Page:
The Albion was first conceived in late January 1939 by the developer Harry Sirkin and the architects Igor Polevitzky and Thomas Triplett Russell as the Royal Palm Hotel, which would include 100 guest rooms in a hotel tower, with views of the ocean and a courtyard of shops opening onto Lincoln Road. Its early history reveals the fast pace of Miami Beach development: the original hotel scheme was soon modified to accommodate 120 rooms, the addition of a two-story office wing above the shops on Lincoln Road, and the insertion of a swimming pool in the courtyard. This change may have occurred as Sirkin and others started to purchase the Lincoln Road lots (zoned for hotels) between the Albion and the ocean, knowing that the views would decrease—along with the room rates—as the building patterns grew denser. Another possibility was that Sirkin caught wind that the famed Lincoln Hotel, just one block away, was coming on the market. When the sale was announced in early 1940, the developer Moses Ginsberg shared plans to raze the hotel and replace it with a building containing shops and offices. The Albion would be in a perfect position to join the burgeoning office rental market. It was clear to any observer that the eastern end of Lincoln Road was changing rapidly into what would become Miami Beach’s first business district.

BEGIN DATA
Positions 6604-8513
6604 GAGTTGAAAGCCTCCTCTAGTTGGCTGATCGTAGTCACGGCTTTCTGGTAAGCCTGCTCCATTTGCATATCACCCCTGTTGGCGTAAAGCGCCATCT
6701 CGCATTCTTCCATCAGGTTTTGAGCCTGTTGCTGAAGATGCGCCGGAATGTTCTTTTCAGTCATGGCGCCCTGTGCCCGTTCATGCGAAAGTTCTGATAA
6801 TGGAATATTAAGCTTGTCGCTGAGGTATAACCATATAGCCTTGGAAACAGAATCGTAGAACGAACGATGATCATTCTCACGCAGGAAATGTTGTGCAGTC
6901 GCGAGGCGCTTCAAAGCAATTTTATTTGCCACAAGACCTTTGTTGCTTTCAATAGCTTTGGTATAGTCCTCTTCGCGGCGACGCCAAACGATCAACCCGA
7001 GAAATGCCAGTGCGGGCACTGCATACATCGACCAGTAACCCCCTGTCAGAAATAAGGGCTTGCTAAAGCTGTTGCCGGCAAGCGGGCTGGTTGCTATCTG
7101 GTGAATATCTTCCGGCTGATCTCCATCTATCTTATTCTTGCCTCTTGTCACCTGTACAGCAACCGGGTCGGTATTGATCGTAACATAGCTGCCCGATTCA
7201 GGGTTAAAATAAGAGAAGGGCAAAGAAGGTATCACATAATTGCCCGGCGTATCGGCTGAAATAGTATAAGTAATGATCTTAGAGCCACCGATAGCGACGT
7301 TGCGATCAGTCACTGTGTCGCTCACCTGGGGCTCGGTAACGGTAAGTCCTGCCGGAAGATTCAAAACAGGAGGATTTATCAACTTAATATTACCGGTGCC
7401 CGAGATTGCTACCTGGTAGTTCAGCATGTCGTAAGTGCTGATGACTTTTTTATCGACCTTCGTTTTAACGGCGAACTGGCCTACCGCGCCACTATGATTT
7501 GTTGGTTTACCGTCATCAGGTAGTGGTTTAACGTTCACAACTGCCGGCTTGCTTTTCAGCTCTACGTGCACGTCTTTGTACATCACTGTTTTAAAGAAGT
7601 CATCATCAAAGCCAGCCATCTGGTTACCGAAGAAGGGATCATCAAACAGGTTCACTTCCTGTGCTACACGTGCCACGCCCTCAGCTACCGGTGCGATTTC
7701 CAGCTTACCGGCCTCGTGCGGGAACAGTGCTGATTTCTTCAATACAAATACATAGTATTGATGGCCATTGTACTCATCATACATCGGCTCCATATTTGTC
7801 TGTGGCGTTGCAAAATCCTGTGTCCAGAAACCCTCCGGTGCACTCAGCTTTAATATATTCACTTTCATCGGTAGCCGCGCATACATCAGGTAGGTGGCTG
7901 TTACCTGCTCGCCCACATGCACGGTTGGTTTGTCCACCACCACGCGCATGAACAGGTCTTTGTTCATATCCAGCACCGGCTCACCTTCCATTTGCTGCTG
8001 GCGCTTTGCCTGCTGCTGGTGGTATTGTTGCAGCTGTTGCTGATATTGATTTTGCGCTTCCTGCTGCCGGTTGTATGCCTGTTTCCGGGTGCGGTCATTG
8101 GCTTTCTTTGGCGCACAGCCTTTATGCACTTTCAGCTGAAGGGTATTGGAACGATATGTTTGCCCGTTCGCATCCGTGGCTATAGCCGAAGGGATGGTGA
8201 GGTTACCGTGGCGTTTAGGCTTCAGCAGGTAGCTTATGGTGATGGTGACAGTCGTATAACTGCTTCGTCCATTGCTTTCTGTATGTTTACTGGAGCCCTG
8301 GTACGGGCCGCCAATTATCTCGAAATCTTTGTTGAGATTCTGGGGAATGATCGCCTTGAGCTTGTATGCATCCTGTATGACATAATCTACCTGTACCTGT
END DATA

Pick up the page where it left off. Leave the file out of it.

One of the first true mixed-use buildings in Miami Beach, the concrete structure might be thought of as a Constructivist-inspired assemblage of building blocks. The tall hotel tower was topped by two sculptural elements sporting hotel signage directed to the north and south. The long, low band of stores opened glass frontages onto Lincoln Road. The hefty, three-story office wing (with two levels of offices above the ground-floor shops) featured horizontal bands of windows covered in heavy awnings. A metal curtain-wall structure one window deep with dark metal panels (now white) and corner windows was prominently attached to the south side of the hotel block and offered hotel guests views to the water. The final piece of the assemblage was the pool block set into the courtyard to take advantage of a mezzanine sun deck.
The details of the exterior, including the wooden awning windows, the porthole windows running vertically on the facade and at the pool, the fins forming the sculptural elements to support the signage, and the applied reliefs over the entry to the courtyard and elsewhere trace their roots to other 1930s buildings on Miami Beach. Yet, many of the programmatic and spatial configurations involving the exploration of the mezzanines, the collision of retail and hospitality, and the public/private interactions anticipate spatial innovations found only after World War II in the great Lapidus hotels like the Fontainebleau.
Kleinberg, Howard. Miami Beach: A History.Miami, FL.: Centennial Press, 1994.
Lejeune, Jean François, and Allan T. Shulman. 1933-42 The Making of Miami Beach: The Architecture of Lawrence Murray Dixon.Miami Beach, FL: Bass Museum of Art, 2000.
Nash, Eric P., and Randall C. Robinson, Jr. MiMo: Miami Modern Revealed.San Francisco: Chronicle Books, 2004.
Nepomechie, Marilys. Building Paradise: An Architectural Guide to the Magic City.Miami, Fla: AIA Miami, 2010